Wednesday, November 05, 2014

AFI Adds PTA Talk; PTA Talks 'Vice' In LA Times; More

(PHOTO: Wally Skalij, Los Angeles Times)
Some news and some catch-up:

The powers that be over at AFI Fest, which will host the west coast premiere of Inherent Vice on Saturday, have revealed that PTA will be hosting a screening of the 1967 documentary Mondo Hollywood, and a Q&A with the film's director Robert Carl Cohen afterwords:
This underground cult classic documentary captures Hollywood at its most psychedelic, from 1965 to 1967. But this isn't a la-la-land we're used to seeing. Instead, it goes beneath the usual glitz and glamor and heads for the fringe, following everyone from would-be actors and models to politicians and even skydivers. The film's opening scene, which documents the original hippie-vegan Gypsy Boots exercising "Watusi-style" with stripper Jennie Lee under the HOLLYWOOD sign, perfectly nails the film's focus of, as Variety wrote in its 1967 review, "the Hollywood the public doesn't know." But plenty of Hollywood we do know also get their closeups: Elizabeth Taylor, Richard Burton, Sean Connery, Alfred Hitchcock, Sonny and Cher, Brigitte Bardot and even Bobby Beausoleil of the Manson Family make appearances. Paul Thomas Anderson has listed this film as a chief inspiration and influence on his latest film, INHERENT VICE, an AFI FEST Gala presentation. After the screening, Anderson will be in conversation with MONDO HOLLYWOOD director Robert Carl Cohen.
Tickets for the event, which will be held this Saturday, November 8th, at 1:30pm,  can be purchased here.

What's more, PTA was interviewed about Vice in the LA Times last week. Some highlights...
"He's on the case. And I don't know if he knows what the case is, but he's on it," explained Anderson. "So he's a puppy dog and a pit bull together. I like that a lot. I think he's desperate to find out what went wrong, not just with his own love life but with his country."
"Trying to make the movie feel how the book made me feel, or how Pynchon in general made me feel, there are many times where I feel lost, but never in a bad way," Anderson said. "If I'm participating with the book on its terms and it's not giving me what I want it to give me, then maybe that's on me. Maybe I just need to giggle and give in a little bit.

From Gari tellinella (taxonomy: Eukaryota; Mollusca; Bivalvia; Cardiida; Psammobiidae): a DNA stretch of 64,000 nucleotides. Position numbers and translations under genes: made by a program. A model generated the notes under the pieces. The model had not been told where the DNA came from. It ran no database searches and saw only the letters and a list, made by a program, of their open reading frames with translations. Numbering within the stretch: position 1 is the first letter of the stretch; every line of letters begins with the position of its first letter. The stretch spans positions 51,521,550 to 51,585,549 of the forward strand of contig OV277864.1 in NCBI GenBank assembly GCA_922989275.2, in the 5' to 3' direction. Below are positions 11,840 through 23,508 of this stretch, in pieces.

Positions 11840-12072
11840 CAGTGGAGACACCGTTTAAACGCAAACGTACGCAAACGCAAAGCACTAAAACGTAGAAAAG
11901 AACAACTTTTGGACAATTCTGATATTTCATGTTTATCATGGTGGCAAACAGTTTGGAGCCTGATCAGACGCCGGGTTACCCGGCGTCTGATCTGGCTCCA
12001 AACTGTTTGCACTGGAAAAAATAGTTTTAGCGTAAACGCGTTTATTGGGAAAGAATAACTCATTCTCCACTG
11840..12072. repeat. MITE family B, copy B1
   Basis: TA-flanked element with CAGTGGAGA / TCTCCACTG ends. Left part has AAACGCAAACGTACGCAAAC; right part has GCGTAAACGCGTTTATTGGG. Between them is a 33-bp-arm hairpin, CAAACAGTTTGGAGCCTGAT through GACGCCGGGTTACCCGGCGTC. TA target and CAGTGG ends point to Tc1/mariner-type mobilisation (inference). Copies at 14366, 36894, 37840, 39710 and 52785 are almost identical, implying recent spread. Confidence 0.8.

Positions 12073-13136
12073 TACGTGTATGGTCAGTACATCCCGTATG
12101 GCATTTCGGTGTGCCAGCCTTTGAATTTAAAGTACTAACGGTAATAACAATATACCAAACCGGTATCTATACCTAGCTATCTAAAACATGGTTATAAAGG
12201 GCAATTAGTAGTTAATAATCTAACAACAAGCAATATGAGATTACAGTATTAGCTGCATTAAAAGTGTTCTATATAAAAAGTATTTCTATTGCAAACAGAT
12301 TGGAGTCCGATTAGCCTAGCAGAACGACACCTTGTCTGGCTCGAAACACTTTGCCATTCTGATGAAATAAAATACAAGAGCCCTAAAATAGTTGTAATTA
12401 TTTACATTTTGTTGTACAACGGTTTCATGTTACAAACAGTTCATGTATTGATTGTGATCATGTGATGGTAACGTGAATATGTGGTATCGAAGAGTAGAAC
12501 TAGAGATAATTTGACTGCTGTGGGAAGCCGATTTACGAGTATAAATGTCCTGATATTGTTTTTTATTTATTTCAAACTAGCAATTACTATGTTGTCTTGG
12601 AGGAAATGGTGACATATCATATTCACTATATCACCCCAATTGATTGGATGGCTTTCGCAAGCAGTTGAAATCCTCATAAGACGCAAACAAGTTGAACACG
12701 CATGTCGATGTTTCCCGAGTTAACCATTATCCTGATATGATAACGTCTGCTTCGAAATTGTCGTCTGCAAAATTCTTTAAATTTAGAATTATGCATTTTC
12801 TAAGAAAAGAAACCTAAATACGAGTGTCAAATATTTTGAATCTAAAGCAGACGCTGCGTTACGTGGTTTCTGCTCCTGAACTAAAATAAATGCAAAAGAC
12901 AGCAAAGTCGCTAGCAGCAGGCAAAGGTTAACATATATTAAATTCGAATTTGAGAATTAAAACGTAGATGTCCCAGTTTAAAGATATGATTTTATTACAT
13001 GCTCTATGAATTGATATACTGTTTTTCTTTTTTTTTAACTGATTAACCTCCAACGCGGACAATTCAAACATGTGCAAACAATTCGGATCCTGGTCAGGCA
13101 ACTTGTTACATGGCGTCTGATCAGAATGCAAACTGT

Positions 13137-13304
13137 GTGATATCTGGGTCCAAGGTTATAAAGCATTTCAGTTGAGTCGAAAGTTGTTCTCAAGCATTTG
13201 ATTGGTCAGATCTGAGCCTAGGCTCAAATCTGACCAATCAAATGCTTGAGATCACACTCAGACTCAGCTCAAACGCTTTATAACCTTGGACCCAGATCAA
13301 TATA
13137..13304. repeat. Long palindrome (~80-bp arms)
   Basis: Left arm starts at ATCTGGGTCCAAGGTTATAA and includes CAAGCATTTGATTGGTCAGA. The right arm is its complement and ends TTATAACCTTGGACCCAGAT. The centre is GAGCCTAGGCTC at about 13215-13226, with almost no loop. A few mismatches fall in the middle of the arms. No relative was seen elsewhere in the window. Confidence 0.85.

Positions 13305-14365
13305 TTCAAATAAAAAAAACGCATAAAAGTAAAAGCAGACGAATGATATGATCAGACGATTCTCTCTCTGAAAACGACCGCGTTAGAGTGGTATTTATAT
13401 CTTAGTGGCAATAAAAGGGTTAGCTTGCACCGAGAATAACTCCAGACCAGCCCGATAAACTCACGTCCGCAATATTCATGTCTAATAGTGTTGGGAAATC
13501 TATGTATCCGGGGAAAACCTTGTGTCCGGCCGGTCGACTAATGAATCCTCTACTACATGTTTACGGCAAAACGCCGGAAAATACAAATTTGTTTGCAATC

"It's like getting high and being nervous about it," he instructed. "Just enjoy the high. Just sit back and relax. Don't freak out."
...Almost as if the story had begun to exert a power of its own, he found himself propping up the novel with a cookbook holder and typing it out line by line into the form of a screenplay.
"The next thing you know, you're in love with the characters and it's got its hooks in you, and there's no turning back," he said. "Doc was a great character, and I have to believe that's probably the main thrust of it, parallel with just wanting to collaborate with a Pynchon book.
"Whatever book it was actually didn't so much matter. It was using his take on the world and working with that as a collaborator that was the most valuable."
There are some either nice comments from PTA in the article, which we recommend reading in its entirety here. Some small moments from the film are revealed in the piece, so if you want to go in super-duper fresh, read at your own discretion.

One other last thing is that the BAMcinématek in Brooklyn, NY will be hosting a (slightly) advanced screening on Inherent Vice on December 8th as part of their Sunshine Noir series. The film isn't listed yet, but you can take a peek at the good cinematic company it will keep here. (Such Vice influences as Jackie Brown, Repo Man, and The Long Goodbye will screen, as well as other gems like To Live and Die in LA, In a Lonely Place and Straight Time)

Whew. Think that's everything for now. We're already a mere five weeks from Inherent Vice becoming available to paying audiences in New York & LA. Now's the fun part.

UPDATE: 
Here's some dessert for you. No explanation. If you have a free hour, just press play. (Thanks to @Zeekfizz for bringing it to our attention.)


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IV (theatrical premiere): 36 days

Find more information about the film on our Inherent Vice page. 
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4 comments:

  1. Well, I saw the movie tonight (the "west coast premiere" at AFI tomorrow night will actually not be - there was a SAG Nom Committee screening tonight in LA). Where to start. It is very good. Maybe even great. But prepare yourselves: this will undoubtedly be viewed as a "lesser work" in the PTA canon, at least for a while. The masses will ignore it, and the critical establishment will probably mostly be confused. It does not wear its themes and its soul on its sleeve like There Will Be Blood did, or The Master, or really any other Oscar-y movie. So lower your expectations in the awards arena. I could see Josh Brolin getting some love in supporting actor categories - MAYBE an adapted screenplay nomination depending on how competitive that category is this year - but that's it. None of this is to say the movie is not interested in larger themes and ideas - it is. It's got very interesting things to say about America for one. But it's all handled very subtly. For the first 30 minutes or so of the movie I thought I didn't like it, an astonishing feeling for a PTA movie for me. It felt a little flat, episodic, and (shock of all shocks) uninspired. But a funny thing happened. As the movie progressed, I began to really care about the characters, and I began to see though-lines of emotion and thought that weren't obvious at first. It washes over you as a cumulative experience - much in the great way Boyhood does - and you're left with a funny, kind-of sweet feeling at the end. What a wild, strange, funny, surprising ride.

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